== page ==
Composer, architect, civil engineer, Iannis Xenakis was born on 29 May 1922 in Braila (Romania).
Resistant WWII and sentenced to death, he was a political refugee in France since 1947 and became a French citizen since 1965.
Inventor of musical concepts masses, stochastic music, music symbolic introduced with the probability calculus and set theory in music composition intrumentales, he was one of the first to use the computer to calculate of musical form.
Also a pioneer in the field of electro-acoustics, author of more than a hundred works for all training, he now appears as one of the most radical avant-garde, who invented the most compositional techniques characteristic of the music after 1945, but also one of the few designers whose vitality has never denied, and which, moreover, gained a large audience.
Architect of the Philips Pavilion at the Brussels World Fair in 1958 and other architectural achievements such as the Convent of La Tourette, he composed Polytopes - sights, sounds and lights - for the French Pavilion at Expo of Montreal, for the show Persepolis, mountains and ruins of Persepolis, for Polytope of Mycenae ruins of Mycenae, Greece, for Diatope at the inauguration of the Centre Georges Pompidou, Paris.
He was founder and president of the Centre for Mathematical and Automatic Music (CEMAMu) of Paris and founder of the Center for Mathematical and Automated Music (CMAM), Indiana University, Bloomington.
It is worth remembering that as Xenakis was working on Nuits (and Medea) in 1967, his country, Greece, was plunged into the darkness of dictatorship by military junta. He, too, had been a political prisoner as a student in occupied Greece and, still under death sentence by military tribunal, was living in exile. He sought to bring attention to the plight of political prisoners in his own country and elsewhere, heading the score with the following dedication:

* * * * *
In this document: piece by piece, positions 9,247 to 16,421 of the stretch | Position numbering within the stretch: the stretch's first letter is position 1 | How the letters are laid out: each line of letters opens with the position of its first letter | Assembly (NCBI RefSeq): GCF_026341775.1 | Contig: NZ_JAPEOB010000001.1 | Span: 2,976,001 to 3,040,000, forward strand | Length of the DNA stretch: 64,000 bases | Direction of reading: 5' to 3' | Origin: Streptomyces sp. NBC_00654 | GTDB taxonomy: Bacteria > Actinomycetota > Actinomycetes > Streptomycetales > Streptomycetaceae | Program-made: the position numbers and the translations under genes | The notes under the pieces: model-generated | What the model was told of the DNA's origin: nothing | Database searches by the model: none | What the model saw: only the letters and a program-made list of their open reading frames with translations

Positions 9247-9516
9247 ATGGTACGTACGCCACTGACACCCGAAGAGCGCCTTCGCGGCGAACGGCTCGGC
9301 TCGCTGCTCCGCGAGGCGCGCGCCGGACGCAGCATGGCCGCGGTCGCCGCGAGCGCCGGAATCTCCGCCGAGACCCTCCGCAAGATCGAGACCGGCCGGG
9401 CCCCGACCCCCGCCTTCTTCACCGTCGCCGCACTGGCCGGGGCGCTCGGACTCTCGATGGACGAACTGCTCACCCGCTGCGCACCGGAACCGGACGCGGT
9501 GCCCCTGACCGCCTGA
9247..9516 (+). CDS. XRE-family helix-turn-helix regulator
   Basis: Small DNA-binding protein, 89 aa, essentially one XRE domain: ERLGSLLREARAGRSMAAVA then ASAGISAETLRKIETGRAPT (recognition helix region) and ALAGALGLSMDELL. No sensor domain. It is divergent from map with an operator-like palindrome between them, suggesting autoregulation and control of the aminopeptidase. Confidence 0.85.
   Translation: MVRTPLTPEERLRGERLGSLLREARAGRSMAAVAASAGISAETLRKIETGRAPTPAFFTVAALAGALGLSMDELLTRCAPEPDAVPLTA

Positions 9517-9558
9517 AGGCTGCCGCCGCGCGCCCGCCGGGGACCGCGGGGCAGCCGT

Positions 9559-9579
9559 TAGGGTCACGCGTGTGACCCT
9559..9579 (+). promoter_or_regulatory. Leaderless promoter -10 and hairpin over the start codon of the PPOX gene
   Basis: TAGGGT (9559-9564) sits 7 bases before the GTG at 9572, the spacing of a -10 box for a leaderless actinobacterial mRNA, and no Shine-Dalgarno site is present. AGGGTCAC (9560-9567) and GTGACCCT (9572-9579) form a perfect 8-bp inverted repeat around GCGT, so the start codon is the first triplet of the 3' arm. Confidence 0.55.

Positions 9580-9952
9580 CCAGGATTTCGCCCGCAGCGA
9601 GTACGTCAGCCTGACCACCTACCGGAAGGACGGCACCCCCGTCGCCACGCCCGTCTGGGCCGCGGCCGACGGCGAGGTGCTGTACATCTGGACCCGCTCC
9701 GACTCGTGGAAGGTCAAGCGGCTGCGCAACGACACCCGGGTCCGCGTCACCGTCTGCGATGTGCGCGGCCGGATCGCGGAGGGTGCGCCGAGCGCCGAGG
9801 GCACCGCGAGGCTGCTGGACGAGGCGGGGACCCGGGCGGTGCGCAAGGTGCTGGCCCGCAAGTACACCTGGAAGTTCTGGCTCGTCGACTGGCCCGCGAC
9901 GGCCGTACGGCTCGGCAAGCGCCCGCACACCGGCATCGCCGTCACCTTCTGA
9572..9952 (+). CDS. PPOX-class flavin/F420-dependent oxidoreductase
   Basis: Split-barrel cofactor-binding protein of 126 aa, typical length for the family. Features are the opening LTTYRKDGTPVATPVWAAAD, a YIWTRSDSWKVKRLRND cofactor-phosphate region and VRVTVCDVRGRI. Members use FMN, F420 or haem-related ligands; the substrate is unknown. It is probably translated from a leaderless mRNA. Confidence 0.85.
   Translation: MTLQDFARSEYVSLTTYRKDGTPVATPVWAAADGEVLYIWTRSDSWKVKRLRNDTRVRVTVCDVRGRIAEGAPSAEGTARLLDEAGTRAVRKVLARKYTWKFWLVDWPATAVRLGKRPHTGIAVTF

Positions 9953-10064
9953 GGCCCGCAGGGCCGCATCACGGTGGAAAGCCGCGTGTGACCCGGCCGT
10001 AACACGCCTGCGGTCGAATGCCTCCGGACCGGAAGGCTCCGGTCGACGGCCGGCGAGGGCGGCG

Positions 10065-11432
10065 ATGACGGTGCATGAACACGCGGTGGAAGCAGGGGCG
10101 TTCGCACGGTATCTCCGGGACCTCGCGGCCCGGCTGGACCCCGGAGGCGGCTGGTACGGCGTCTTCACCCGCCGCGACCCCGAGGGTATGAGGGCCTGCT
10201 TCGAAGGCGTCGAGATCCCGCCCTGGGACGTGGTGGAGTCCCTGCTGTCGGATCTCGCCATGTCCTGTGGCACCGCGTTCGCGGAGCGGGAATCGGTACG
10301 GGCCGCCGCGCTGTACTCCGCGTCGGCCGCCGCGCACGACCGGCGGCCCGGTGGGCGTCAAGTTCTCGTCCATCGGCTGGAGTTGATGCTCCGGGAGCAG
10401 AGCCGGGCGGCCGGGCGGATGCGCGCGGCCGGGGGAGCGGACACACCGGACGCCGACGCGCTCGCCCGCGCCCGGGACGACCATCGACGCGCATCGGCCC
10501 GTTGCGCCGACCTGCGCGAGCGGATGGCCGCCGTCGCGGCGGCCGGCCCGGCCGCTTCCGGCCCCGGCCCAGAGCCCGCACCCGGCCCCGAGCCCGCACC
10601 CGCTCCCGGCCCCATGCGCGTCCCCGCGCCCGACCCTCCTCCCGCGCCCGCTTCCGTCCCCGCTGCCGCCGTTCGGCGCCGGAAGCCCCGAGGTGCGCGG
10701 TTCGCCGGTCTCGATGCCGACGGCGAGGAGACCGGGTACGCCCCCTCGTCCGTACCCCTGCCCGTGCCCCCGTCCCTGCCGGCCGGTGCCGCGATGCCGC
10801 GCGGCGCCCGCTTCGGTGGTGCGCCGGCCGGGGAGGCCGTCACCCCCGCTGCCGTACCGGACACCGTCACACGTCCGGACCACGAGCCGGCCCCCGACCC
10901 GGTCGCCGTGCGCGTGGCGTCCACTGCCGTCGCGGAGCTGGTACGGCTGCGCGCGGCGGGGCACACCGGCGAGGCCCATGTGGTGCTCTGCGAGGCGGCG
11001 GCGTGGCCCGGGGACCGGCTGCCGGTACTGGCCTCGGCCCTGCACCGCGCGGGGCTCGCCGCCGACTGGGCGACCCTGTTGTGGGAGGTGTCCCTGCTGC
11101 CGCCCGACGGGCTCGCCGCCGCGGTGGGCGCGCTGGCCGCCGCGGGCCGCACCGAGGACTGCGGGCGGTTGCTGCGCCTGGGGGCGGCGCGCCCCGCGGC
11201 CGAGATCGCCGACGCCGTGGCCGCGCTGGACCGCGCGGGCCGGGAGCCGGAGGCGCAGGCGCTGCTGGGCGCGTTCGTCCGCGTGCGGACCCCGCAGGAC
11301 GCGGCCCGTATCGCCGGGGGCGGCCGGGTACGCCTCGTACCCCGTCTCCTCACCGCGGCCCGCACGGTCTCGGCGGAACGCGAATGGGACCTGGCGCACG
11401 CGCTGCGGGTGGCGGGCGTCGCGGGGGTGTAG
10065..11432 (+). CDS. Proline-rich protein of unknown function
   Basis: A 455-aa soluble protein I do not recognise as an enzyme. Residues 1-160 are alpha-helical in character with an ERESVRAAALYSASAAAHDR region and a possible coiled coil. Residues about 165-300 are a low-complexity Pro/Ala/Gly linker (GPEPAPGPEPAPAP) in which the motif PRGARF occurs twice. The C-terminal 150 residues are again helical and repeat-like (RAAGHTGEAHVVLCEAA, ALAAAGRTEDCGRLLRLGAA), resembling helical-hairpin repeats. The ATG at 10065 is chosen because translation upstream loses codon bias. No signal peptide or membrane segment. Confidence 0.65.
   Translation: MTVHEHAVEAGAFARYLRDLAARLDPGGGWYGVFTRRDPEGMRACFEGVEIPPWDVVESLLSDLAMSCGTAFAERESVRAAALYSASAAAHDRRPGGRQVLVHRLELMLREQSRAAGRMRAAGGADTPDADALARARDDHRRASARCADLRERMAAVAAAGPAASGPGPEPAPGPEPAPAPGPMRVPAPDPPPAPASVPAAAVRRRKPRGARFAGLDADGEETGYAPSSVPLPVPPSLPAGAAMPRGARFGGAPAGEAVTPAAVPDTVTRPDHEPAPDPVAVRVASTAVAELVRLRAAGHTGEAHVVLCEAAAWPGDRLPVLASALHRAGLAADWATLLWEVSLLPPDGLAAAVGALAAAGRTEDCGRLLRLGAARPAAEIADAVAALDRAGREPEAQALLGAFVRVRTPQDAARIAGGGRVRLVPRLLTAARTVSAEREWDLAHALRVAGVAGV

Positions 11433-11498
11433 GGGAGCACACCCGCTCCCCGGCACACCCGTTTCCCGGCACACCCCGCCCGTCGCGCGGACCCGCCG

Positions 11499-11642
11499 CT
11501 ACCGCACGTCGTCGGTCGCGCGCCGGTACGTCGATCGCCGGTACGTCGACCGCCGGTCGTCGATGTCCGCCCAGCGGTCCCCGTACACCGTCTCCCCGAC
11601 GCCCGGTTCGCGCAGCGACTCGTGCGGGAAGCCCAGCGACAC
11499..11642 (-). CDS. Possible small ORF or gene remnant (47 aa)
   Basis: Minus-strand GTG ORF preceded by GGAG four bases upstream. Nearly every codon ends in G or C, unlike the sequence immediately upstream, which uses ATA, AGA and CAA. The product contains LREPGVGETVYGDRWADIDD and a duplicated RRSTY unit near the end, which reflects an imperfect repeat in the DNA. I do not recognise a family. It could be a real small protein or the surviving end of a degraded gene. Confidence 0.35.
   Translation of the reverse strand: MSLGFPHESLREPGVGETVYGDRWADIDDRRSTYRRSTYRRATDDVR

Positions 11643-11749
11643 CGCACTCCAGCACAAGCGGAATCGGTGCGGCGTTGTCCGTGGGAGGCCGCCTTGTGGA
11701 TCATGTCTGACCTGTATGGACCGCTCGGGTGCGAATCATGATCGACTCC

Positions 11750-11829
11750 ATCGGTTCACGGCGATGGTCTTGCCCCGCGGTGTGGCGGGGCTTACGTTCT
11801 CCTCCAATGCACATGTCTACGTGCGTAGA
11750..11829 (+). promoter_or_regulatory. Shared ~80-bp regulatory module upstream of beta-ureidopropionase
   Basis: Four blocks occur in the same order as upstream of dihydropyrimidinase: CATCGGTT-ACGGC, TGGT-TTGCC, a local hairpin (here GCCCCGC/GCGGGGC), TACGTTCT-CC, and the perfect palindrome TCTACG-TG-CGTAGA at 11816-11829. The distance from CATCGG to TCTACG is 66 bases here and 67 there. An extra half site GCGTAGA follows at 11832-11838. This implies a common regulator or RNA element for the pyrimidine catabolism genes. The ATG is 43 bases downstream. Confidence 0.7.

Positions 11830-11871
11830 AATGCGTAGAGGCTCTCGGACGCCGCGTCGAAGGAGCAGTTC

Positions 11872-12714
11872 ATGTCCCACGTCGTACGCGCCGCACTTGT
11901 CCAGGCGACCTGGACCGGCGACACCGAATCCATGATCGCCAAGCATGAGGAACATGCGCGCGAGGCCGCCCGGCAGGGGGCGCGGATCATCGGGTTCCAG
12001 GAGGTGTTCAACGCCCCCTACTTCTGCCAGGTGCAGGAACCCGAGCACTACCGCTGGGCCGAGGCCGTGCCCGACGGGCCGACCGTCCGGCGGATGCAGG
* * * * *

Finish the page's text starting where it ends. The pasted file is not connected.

Xenakis has synthesized the text from Sumerian and ancient Persian in phonemes and syllables. This is a language freed from semantics, where phonology is everything. The carriers of meaning are the shapes and gestures of the voices themselves. The a cappella soprano voices burst into keening quarter-tone melodic plaints which are neutralized by the basses, altos and tenors. The vocal elements are set in constant opposition, as if different parts have to fight for survival. It is a work of agon (“contest”), with a basic armoury of phonic elements which range from high shrill to open vowels treated rhythmically in polyphony. Xenakis is able to produce interference beats and purely “orchestral” timbres with voices. He seems determined to strip them of linguistic connotation, just as the prisoners to whom he has dedicated the work had been deprived of free speech, their words stripped of meaning and reference. Nonetheless, the expressive medium of disjointed bits of words and their emotional deployment, discharges a highly combustible message with great depth and tragic dimension, eschewing long-sung phrases.
To you, unknown political prisoners—Narcisso Julian (since 1946), Costas Philinis (since 1947), Eli Erythriadou (since 1950), Joachim Amaro (since 1952). And for you, the thousands of the forgotten whose very names are lost.